Annals of Behavioral Medicine

, Volume 30, Issue 3, pp 210–216 | Cite as

Self-weighing in weight gain prevention and weight loss trials

  • Jennifer A. Linde
  • Robert W. Jeffery
  • Simone A. French
  • Nicolaas P. Pronk
  • Raymond G. Boyle

Abstract

Background: Although self-monitoring is a central tenet of behavioral approaches to changing health behavior, clinical and public health recommendations for better controlling body weight do not emphasize weight self-monitoring. Purpose: The objective was to determine whether more frequent self-weighing exerts a positive influence on weight loss or weight gain prevention. Methods: This study examined cross-sectional and longitudinal associations between self-weighing frequency and weight in two distinct groups: 1,226 adults who were enrolled in a weight gain prevention trial, and 1,800 adults who were enrolled in a weight loss trial. Results: Although the samples differed significantly in weight and baseline demographic characteristics, the distribution of baseline weighing frequencies did not differ by study. In both groups, more frequent self-weighing at baseline was associated with greater age, lower fat intake, White ethnicity, current nonsmoking status, a greater history of dieting to lose weight, and lower current body mass index. Despite similar weighing instructions, differential patterns of weighing frequency over time were observed: Weight loss dieters increased weighing over time regardless of treatment group (control or intervention), whereas weight gain preventers decreased weighing over time in the control group and increased weighing over time in intervention groups. Most important, higher weighing frequency was associated with greater 24month weight loss or less weight gain. Conclusions: Results support the idea that daily weighing is valuable to individuals trying to lose weight or prevent weight gain. Daily self-weighing should be emphasized in clinical and public health messages about weight control. Experimental studies on the effects of weighing frequency in these contexts are recommended.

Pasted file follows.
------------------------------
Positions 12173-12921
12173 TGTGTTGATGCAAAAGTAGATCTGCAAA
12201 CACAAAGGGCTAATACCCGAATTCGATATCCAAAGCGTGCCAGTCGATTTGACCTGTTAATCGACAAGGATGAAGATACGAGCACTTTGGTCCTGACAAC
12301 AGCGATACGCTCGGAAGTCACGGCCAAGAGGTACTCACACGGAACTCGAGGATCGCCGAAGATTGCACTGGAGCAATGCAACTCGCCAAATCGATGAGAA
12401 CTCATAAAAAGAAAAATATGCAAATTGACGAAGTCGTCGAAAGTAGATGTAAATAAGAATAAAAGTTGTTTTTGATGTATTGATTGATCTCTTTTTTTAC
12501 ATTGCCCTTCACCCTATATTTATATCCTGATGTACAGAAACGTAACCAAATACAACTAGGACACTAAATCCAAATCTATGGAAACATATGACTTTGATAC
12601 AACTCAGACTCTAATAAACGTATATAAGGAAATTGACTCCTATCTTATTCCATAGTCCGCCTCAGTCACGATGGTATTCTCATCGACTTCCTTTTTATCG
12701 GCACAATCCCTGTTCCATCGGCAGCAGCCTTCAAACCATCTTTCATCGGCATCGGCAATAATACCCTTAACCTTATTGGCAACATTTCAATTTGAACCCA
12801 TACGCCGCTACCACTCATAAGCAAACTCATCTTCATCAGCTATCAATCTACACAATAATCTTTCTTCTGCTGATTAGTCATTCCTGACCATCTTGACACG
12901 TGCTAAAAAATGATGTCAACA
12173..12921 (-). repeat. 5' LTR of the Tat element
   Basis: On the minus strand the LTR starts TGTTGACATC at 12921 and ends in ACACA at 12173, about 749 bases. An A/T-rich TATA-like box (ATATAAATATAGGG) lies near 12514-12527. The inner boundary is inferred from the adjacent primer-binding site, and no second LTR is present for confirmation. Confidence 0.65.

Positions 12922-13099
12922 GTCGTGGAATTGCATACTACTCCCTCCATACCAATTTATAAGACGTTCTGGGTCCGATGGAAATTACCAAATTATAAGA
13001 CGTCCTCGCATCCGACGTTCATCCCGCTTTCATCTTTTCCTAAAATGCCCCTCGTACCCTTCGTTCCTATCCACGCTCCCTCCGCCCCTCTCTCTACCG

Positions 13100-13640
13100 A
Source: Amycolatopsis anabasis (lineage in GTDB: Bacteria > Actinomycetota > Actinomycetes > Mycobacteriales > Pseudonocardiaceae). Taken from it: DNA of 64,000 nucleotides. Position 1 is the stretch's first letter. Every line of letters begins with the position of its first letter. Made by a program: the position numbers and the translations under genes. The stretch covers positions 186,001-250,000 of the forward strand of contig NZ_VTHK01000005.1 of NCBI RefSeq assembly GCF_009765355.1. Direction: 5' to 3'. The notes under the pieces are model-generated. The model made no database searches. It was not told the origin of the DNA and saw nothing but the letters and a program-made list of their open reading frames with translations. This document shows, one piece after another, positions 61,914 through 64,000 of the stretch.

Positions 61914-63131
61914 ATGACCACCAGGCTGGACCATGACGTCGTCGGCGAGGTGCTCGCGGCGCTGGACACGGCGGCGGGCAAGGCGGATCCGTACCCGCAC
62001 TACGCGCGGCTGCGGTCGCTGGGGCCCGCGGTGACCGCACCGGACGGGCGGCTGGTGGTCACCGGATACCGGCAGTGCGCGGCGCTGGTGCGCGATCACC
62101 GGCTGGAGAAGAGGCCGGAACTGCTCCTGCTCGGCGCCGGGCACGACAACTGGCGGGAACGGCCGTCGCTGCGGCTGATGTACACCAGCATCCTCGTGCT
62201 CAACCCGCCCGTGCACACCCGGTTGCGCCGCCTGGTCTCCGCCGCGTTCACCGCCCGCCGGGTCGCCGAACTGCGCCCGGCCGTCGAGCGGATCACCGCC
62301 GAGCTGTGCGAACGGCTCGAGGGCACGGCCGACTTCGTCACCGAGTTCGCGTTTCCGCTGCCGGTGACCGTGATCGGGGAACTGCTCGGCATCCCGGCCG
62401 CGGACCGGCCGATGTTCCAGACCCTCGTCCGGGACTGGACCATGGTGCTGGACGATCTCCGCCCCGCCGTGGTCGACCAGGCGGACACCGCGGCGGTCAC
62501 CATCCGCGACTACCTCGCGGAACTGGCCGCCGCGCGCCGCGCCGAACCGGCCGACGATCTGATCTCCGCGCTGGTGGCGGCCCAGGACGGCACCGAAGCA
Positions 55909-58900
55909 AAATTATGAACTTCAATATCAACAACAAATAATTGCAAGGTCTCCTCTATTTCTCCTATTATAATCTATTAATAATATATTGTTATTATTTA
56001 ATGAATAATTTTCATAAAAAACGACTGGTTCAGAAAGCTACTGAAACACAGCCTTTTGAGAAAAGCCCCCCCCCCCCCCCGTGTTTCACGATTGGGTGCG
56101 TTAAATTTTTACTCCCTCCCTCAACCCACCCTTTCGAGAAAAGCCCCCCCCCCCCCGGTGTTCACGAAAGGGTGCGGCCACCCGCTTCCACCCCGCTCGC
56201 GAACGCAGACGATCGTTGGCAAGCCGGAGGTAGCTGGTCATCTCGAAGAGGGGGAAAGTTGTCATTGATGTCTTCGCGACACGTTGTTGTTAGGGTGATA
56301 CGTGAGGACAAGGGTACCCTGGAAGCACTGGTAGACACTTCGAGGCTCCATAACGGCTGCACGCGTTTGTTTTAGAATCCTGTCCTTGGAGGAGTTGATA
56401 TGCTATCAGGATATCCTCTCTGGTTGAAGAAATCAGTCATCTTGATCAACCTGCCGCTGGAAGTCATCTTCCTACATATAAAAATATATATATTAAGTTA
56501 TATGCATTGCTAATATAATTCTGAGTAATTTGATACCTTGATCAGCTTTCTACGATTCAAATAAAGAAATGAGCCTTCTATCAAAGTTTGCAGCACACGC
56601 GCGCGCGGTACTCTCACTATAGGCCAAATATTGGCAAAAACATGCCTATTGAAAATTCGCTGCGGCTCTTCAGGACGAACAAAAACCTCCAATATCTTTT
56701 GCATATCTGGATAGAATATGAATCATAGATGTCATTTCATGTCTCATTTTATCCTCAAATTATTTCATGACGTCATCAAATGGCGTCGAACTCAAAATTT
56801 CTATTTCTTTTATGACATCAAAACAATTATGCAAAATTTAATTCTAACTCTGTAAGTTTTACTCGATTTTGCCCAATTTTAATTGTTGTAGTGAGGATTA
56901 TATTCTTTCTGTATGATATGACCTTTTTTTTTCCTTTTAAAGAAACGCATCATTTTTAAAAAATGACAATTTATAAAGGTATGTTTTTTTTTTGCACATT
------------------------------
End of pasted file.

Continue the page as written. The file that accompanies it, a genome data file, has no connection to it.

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Copyright information

© The Society of Behavioral Medicine 2005

Authors and Affiliations

  • Jennifer A. Linde
    • 1
  • Robert W. Jeffery
    • 1
  • Simone A. French
    • 1
  • Nicolaas P. Pronk
    • 2
  • Raymond G. Boyle
    • 2
  1. 1.University of MinnesotaTwin Cities
  2. 2.HealthPartners Research FoundationUSA
  3. 3.Division of Epidemiology School of Public HealthUniversity of Minnesota Twin Cities CampusMinneapolis

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